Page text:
By: Justin Zhuang
While trawling through the Picture Archives Singapore Database for some research on past elections, I came across these two comics that were part of the People’s Action Party (PAP) 1963 elections campaign.
This comic resembles a polling card and persuades voters to choose the PAP (marked with a ‘X’) by equating its logo with a modern city of schools, HDB flats, infrastructure and religious sites. As this elections was held just five days after Singapore merged with Malaysia, the city’s background appropriately depicts the Malaysian flag.
In contrast to the PAP, the comic also illustrates its opponents the Barisan Sosialis and the Singapore Alliance as communists and corrupt respectively. The Barisan’s logo becomes a two-headed snake and is accompanied with a graphic that shows them presenting Singapore to the communists. As for the Singapore Alliance, its boat logo has weak sails, while its candidates are depicted as rich people who give away money to hooligans.
This second comic promotes the progress Singapore has made under PAP’s rule since it came into power in 1959. Again, the image of the modern city is used, this time in the background, while the foreground shows how corruption, lies and the unpatriotic have been crushed or surrendered.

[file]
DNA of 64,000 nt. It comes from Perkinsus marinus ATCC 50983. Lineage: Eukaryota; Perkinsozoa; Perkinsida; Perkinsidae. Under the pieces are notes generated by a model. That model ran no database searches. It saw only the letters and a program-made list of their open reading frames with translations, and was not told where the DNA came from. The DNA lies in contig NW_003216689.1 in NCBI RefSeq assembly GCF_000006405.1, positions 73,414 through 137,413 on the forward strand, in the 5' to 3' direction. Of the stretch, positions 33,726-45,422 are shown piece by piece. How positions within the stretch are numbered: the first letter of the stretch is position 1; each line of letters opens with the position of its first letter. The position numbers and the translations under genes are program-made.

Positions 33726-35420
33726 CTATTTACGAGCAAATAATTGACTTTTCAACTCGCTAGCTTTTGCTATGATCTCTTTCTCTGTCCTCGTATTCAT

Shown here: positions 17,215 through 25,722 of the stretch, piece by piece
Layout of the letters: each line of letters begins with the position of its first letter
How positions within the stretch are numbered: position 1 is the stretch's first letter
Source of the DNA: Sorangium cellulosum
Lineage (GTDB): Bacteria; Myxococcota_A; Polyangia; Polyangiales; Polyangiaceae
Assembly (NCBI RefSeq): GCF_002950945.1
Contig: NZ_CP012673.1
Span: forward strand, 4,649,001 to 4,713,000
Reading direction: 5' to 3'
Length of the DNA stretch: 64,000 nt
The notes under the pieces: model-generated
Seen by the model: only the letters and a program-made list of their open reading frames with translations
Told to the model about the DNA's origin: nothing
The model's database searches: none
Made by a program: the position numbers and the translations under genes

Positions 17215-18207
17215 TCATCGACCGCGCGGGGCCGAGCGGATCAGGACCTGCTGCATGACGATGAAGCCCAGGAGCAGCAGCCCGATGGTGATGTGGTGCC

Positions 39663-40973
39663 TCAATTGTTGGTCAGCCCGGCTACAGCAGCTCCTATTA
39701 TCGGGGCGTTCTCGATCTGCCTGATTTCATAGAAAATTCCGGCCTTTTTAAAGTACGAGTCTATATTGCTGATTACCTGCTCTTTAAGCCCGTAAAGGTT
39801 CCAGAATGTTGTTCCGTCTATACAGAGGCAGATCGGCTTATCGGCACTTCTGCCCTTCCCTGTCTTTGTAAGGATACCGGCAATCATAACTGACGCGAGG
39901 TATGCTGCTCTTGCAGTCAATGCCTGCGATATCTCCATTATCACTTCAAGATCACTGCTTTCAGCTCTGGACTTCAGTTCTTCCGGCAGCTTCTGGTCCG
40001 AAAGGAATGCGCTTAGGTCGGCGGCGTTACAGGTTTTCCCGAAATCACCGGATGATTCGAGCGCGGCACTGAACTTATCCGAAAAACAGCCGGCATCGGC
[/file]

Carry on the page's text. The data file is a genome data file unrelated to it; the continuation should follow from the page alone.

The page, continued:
Comparing these comics with how election posters evolved over the years, there is a shift towards ‘looking objective’ and ‘professional’. Nowadays, campaign materials make no reference to the opponents, and photographs are used instead, even if it’s a composed image like the this 2006 poster. Of course, another reason is because these technology (e.g. Photoshop, photography) are now more readily available than in the ’60s.
If there’s one thing that hasn’t changed in these posters is the use of the modern city as a backdrop in a PAP election visual — a reflection of urbanism as a integral tool of this political party.
Editor’s note: This was the PAP’s backdrop for their GE2015 lunchtime rally at Raffles Place.
Republished with permission from Justin Zhuang’s website.